A decimal system has been introduced in practically all the progressive European countries and Britain is, perhaps, the only country which lags behind. The matter has been agitating the people of Britain since 1824, and their attitude has undergone a certain amount of fluctuation. In the beginning, it was considered that decimal coinage should be introduced, the interest dictating the change probably being domestic. Then the international aspect of the case came to the front and then the Empire aspect. Now, they are going back to the domestic aspect of the case again in Britain, but they are going back to it at a time when, owing to the passage of years, the obstacles to the introduction of a decimal system of coinage have been multiplied. Any Commission in Great Britain that reported on the matter from the years 1830 to 1858—and a number of them did report—reported in favour of introducing decimal coinage. Then a change came about. The matter has been gone into several times recently. The latest report in the matter was in 1920, when the question was very exhaustively gone into. The conclusion that Commission came to was that while it was very desirable, for many reasons, to introduce decimal coinage, the objections to it had piled up so much under modern conditions that they were unable to take a decision in the matter. In the condition of development in which we are, the big objections that weighed against the introduction of decimal coinage in Britain after the 1920 report, do not assume the same proportions. The main objection there to introducing the decimal coinage was complications in connection with insurance, friendly societies, health insurance and that class of work. There are something like 51,000 insurance policies in Britain, based on weekly payments of a few pence. We are not in that position now, but, day by day, our social position here will pile up for us objections of that particular kind against the introduction of a decimal system. Even recently there was a movement in Britain to decimalise the shilling. I feel that, in introducing new token coinage here, we should have very great advantage, from our own domestic point of view, if we decimalised the shilling. It is a matter that introduces no complications between ourselves and outside peoples. It would have a very great reaction on the teaching of mathematics in our schools and save a great amount of time and a great deal of unnecessary labour there. We have only a dim recollection of what we faced when we went to school first, but I think we have all a very formidable recollection of what compound addition and compound division meant to us, whether in weights and measures or in coinage. We are bringing in token coinage and, if you take the bronze coins, we are issuing 26,000,000 additional objections to introducing a decimal system of coinage in any way. If we are not prepared to face consideration of the advantages of a decimal system of coinage, in dealing with this Bill, we are going to set back a matter of progressive importance both educationally and in business circles. I think it is a matter that should receive the careful attention of the Dáil before it passes a Bill of this kind and continues the twelve pence in the shilling.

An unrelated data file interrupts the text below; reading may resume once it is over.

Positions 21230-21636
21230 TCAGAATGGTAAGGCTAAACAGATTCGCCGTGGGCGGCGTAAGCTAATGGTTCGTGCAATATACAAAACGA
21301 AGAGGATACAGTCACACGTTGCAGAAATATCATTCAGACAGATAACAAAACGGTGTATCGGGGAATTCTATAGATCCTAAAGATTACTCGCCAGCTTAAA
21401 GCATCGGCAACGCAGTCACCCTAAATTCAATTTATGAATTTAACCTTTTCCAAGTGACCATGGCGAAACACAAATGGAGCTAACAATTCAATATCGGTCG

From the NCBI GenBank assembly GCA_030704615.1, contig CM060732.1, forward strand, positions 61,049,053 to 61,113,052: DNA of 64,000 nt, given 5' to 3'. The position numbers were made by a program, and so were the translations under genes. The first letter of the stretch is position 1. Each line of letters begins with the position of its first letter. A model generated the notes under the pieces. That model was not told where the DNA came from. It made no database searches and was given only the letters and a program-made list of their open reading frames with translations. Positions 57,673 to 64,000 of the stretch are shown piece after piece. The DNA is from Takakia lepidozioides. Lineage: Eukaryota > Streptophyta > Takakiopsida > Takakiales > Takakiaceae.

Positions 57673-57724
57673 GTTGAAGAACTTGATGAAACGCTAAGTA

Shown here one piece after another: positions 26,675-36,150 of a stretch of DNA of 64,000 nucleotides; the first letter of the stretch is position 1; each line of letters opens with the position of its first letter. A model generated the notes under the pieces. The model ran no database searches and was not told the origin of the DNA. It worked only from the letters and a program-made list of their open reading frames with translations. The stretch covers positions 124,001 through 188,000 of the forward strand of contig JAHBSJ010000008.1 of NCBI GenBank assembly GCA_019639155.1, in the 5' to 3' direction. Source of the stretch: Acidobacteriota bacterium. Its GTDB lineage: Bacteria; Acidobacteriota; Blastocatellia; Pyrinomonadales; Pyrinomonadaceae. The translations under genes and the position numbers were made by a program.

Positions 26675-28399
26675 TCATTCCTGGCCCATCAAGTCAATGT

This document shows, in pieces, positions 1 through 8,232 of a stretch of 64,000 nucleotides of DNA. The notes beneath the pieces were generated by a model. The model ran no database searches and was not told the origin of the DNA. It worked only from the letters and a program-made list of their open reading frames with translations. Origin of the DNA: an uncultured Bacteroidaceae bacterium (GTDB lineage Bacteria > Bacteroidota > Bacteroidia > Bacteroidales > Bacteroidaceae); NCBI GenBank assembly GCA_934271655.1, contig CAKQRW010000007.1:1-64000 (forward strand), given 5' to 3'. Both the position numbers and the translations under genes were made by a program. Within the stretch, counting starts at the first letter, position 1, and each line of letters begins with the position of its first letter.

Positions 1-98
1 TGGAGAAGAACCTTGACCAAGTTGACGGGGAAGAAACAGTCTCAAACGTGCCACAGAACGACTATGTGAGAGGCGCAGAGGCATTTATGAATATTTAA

According to Senator Gogarty, the Farmers' Party exists to oppose everything. We are not opposing this Bill, despite suggestions from Deputy Hewat that we should. I would like to point out to Deputy Hewat that the Farmers' Party has gone into the Opposition Lobby against the Government many more times than the conglomeration of units that is known as the Independent Party in this House. Deputy Hewat gives to the Labour Party the honour of being the official Opposition in the House. I am not prepared to concede finally that the Labour Party is the official Opposition.